Three Read Aloud Stories

6 Mar

I want to share two of my favorite read aloud stories:

Story One:  From My Faulty Memory

My older brother has always loved fantasy stories such as the Tolkien trilogy and The Chronicles of Narnia. One of my favorite childhood pictures is of the two of us lying on a couch, maybe 9 and 4 years old, as he read The Arabian Nights. I don’t remember the photo being taken or what was going on, but I imagine he was reading to me. I may even be misremembering the book title as I don’t have the photo in hand, but I can see us with the book.

Not long after the picture was taken, my brother read The Lion, the Witch and the Wardrobe. Again, I don’t remember him reading it to me. But, I do remember him handing me a cassette tape before he left for summer camp. On it he had recorded the book–my first book-on-tape–for me to listen to while he was gone. I had that tape for years; it was the first of many books that my brother recommended and that I have read and enjoyed.

Story Two: The Romance of Reading Aloud

A good friend once told me that she loved being read to. I responded that I, too, have lovely memories of being read to as a child. She said, “No, I love being read to now.” “By whom?” I had to ask. She explained that when her boyfriend came to visit they would sit up long into the night reading to each other. She talked about the melody and velvet of his voice and how sexy it was to have him read to her. In particular, they were reading Jeanette Winterson’s Sexing the Cherry. At the time, I was a big biker, and I thought there was nothing sexier than sharing a tandem bicycle. Once I heard this story, I thought there might be nothing more intimate than sharing a good book by reading it aloud to each other while snuggled up on a cold winter night.

Story Three: The Whole Megillah


Image via Wikipedia

As Culture Sprout’s Sunday school listened to the Book of Esther be read aloud in early celebration of Purim, I couldn’t help but think how appropriate it is that WRAD falls serendipitously on Erev Purim. The celebration of Purim involves reading  the  megillah or Scroll of Esther aloud.  It is meant to be a festive and rowdy, often turning into a big costume party.  The reader recites the age-old tale, and revellers respond by making so much noise that the name of the villainous Haman cannot be heard. Yesterday the reading of the megillah seemed as much a celebration of reading itself–of the joy of sharing our stories from generation to generation–as it is the celebration of a Jewish festival.

What does reading aloud make you think of?


2 Responses to “Three Read Aloud Stories”

  1. Brandon Isaacson (@BrandonIsaacson) March 14, 2012 at 2:44 pm #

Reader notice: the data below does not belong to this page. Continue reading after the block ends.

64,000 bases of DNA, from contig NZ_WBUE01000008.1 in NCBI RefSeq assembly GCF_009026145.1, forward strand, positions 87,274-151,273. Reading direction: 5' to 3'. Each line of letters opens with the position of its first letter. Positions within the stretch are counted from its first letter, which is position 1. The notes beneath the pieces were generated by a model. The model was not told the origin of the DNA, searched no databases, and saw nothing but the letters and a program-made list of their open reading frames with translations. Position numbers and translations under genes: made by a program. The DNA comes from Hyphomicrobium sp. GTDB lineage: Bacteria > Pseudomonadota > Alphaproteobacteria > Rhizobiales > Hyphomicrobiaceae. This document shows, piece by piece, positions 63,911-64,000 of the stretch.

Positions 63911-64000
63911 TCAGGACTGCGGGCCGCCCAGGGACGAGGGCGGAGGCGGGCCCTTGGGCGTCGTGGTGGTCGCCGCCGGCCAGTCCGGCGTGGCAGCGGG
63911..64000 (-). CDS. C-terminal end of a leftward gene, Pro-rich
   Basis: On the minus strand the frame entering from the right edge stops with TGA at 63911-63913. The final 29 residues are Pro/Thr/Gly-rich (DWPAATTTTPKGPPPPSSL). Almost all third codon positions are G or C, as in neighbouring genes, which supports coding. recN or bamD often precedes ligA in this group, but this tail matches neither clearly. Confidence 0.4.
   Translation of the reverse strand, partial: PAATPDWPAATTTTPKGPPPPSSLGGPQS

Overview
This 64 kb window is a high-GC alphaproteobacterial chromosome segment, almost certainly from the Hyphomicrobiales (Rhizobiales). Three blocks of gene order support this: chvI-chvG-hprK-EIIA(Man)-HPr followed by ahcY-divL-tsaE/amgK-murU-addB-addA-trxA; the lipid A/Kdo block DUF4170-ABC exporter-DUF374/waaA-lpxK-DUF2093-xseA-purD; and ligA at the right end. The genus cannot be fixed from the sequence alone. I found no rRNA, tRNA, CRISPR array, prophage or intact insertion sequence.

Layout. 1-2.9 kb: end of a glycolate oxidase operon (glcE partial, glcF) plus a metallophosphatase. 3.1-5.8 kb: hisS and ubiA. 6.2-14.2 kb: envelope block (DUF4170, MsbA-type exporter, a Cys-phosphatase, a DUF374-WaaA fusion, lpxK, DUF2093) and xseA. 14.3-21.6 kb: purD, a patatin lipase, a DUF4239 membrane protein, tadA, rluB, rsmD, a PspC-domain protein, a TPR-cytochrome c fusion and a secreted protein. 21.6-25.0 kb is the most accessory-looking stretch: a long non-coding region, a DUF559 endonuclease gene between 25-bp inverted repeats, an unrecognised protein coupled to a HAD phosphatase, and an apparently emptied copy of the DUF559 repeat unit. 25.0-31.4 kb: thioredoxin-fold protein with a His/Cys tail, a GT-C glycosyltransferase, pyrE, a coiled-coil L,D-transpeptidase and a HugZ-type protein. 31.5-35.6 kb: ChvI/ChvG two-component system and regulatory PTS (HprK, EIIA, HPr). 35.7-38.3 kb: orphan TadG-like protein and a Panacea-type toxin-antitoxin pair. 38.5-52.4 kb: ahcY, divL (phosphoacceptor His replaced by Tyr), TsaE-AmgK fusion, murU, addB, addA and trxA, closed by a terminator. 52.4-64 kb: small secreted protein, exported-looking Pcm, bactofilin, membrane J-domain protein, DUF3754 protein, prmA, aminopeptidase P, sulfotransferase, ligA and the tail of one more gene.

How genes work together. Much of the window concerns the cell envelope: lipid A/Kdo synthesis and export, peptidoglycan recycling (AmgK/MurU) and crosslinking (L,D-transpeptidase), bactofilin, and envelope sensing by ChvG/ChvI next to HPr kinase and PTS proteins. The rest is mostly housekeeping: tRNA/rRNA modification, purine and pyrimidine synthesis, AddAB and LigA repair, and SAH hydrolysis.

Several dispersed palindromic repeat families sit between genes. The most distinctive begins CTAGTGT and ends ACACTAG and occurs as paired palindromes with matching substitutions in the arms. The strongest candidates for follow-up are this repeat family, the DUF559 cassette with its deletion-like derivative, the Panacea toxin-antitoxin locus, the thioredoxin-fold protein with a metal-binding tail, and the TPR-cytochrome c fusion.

Late random response to this…

    Reading aloud makes me think of all the time I did not read aloud and all the times I will not. I think about how much is lost over every advancement in technology.

    When I was much younger I remember reading Harry Potter and the Prisoner of Azkaban to my mother. While my mind was racing with excitement, she fell asleep. She has never been asleep during my childhood, always an excited and invested participant, but she, like my generation, sleeps when I read aloud.

    To be honest I was initially perplexed by the specificity of your question. Even after I had read a whole post about reading aloud, it seemed audacious to even propose I had read aloud or been read to since I was a child. You’re essentially discussing communal reading. My experience shows reading to be an alienating activity. It’s something you do when everyone else is out partying, watching tv or studying. It’s something you do alone for class, when everyone else just reads spark notes. It’s something you do to learn about other people, not to learn or share with them.

  2. Culture Bean March 16, 2012 at 5:19 pm #

    Brandon, You HAVE been read aloud to! In the past 6 months, even. I read aloud an excerpt from Mary Shelley’s Frankenstein when we watched the movie. But, to answer your comment more specifically:

    While we often read alone, I don’t think of reading as an “alienating” activity. Some of my favorite memories of my dad and my best friends involve lazy Sunday mornings sharing the New York Times, or lying on Virginia Beach reading our books (when I find the photo of this, I’ll share it.). We often stopped reading to share an interesting tidbit of the paper, and once my Dad stopped reading to pick up the phone, get tickets to a show he’d just read the review of, and whisk my into NYC to see it! On the beach, we stop reading to splash our feet and always talk about our books, or share recipes from whatever magazine we’ve been flipping through.

    Those aren’t “read aloud” moments necessarily. Since I have Culture Sprout, I read and am read to regularly. And, as you know, I read my own work out loud to proofread it.

    But, I’m sure that if you think about it, you have moments when you’ve shared at least your opinion about something you’ve read with someone (i.e., Mom, you won’t believe the LAME reading Professor G. assigned this week!!) And, in just two weeks, you’ll sit at a table and read aloud the story of Passover……

    Just food for thought! Thank you so much for reading Culture Bean. I enjoy these “chats.”

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